Gene editing is often thought of as a technique from a futuristic villain, best used to create killer mosquitoes or vaccine-resistant diseases.

But there, tucked within the nearly 70-page National Security Strategy unveiled Dec. 18 by the Trump administration, was a short paragraph devoted to research and innovation. The document included the areas where the United States should prioritize investment to “maintain our competitive advantage.” And while the White House listed more conventional national security technologies, such as encryption and autonomy, the strategy also specifically mentioned gene editing.

Already, the main research arms of the U.S. national security sector have devoted resources and teams toward gene editing in the past few years.

According to the Defense Advanced Research Projects Agency, the national security implications of gene editing include the protection of troops against infectious disease, mitigation of threats posed by irresponsible or nefarious use of biological technologies and enhanced development of new resources derived from synthetic biology. This last point includes novel chemicals, materials and coatings with useful and unique properties.

DARPA’s Safe Gene Program, in which the organization plans to invest $65 million in the next four years, looks to “deliver novel biological capabilities to facilitate the safe and expedient pursuit of advanced genome editing applications, while also providing the tools and methodologies to mitigate the risk of unintentional consequences or intentional misuse of these technologies,” according to the agency’s Biological Technologies Office.

“The field of gene editing has been advancing at an astounding pace, opening the door to previously impossible genetic solutions but without much emphasis on how to mitigate potential downsides,” said Renee Wegrzyn, the Safe Genes program manager. “DARPA launched Safe Genes to begin to refine those capabilities by emphasizing safety first for the full range of potential applications, enabling responsible science to proceed by providing tools to prevent and mitigate misuse.”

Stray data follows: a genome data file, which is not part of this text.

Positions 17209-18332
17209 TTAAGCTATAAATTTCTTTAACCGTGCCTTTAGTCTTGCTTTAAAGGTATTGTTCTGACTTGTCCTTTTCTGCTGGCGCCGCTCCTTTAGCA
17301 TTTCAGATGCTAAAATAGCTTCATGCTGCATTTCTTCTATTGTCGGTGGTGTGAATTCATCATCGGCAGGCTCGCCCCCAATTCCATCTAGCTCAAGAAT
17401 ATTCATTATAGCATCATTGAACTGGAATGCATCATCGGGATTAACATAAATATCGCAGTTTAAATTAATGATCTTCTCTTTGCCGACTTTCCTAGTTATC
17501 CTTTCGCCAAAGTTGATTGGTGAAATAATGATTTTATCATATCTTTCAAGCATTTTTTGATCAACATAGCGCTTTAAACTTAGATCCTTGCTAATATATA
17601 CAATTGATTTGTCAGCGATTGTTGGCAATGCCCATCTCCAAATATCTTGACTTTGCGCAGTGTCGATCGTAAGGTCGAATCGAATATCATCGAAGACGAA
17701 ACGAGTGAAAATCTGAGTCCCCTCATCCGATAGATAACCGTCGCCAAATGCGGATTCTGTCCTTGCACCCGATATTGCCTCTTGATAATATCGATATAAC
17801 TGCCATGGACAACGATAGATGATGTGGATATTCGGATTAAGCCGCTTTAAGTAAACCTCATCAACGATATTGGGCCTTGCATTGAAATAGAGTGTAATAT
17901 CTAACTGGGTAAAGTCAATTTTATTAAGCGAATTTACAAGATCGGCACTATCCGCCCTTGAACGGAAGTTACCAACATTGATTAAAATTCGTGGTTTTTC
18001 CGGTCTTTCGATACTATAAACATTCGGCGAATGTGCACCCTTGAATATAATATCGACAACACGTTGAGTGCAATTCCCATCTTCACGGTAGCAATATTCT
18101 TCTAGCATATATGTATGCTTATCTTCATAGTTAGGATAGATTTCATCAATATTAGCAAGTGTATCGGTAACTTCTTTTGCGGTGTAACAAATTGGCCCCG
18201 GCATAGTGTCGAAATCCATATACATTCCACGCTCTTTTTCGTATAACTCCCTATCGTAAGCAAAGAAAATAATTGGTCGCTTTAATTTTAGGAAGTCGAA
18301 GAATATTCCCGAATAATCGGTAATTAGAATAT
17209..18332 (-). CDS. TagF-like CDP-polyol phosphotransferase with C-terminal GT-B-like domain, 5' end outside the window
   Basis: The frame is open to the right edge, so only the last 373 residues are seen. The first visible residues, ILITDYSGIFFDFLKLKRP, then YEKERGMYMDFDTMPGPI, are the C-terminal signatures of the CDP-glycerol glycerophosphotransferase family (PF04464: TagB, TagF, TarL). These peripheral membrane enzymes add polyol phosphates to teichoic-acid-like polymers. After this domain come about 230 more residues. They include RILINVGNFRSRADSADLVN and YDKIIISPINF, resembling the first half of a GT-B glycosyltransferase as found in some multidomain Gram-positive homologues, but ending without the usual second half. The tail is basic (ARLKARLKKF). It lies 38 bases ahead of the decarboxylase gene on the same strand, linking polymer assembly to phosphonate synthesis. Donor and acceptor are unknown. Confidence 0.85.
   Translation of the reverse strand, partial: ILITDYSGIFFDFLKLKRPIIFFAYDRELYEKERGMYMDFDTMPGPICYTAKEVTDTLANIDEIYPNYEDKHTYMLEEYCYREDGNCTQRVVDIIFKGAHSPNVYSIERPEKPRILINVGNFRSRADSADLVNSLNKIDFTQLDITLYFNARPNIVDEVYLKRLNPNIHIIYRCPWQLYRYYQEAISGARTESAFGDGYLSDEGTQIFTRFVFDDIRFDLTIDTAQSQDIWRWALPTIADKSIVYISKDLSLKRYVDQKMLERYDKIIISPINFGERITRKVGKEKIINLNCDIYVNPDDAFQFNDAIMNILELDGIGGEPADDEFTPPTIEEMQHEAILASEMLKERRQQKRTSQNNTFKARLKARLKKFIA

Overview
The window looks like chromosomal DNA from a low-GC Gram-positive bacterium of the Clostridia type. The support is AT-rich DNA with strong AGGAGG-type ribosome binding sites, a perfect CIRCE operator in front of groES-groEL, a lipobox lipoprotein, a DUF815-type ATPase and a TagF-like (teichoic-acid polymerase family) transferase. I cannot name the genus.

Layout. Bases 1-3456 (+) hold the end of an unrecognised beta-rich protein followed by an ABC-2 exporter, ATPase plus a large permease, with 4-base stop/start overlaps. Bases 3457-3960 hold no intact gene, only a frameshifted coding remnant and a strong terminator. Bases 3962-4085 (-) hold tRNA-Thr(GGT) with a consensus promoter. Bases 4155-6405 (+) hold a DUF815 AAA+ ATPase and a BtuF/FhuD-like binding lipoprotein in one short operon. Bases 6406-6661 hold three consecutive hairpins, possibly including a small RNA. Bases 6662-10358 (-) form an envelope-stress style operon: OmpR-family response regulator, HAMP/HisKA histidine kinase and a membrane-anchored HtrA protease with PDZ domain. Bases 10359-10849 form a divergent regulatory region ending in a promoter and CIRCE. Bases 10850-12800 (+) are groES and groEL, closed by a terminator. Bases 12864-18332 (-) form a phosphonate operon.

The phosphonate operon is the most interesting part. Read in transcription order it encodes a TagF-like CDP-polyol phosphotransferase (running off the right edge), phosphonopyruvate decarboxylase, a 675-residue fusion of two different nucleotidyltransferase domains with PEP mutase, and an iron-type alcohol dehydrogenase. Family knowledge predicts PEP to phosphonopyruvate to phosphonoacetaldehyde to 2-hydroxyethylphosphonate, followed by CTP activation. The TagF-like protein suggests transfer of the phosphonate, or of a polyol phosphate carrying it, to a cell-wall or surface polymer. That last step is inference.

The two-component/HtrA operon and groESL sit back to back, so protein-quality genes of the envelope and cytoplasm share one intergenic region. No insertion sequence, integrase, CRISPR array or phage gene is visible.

DARPA’s counterpart in the intelligence community, the Intelligence Advanced Research Projects Activity, has also expressed interest in this field. That agency released a request for information in January 2017 seeking tools or methods to detect organisms that have been modified using genome editing techniques.

IARPA warns that despite benefits from advancements in gene editing such as injecting more nutrients into crops, “unintended or deliberate misuse of genome editing tools may have adverse economic, health, and national security implications.”

According to the 2017 Worldwide Threat Assessment, an annual report to Congress by the Intelligence Community, the fast pace of genome-editing technology development and broad range of applications are likely to challenge governments to develop ethical frameworks or norms to govern their application.

The 2016 assessment, the last under the Obama administration, offered similar alarm bells.

“Research in genome editing conducted by countries with different regulatory or ethical standards than those of Western countries probably increases the risk of the creation of potentially harmful biological agents or products,” the report read.

“Given the broad distribution, low cost, and accelerated pace of development of this dual-use technology, its deliberate or unintentional misuse might lead to far-reaching economic and national security implications. Advances in genome editing in 2015 have compelled groups of high-profile US and European biologists to question unregulated editing of the human germline (cells that are relevant for reproduction), which might create inheritable genetic changes.”

Mark Pomerleau is a reporter for C4ISRNET, covering information warfare and cyberspace.

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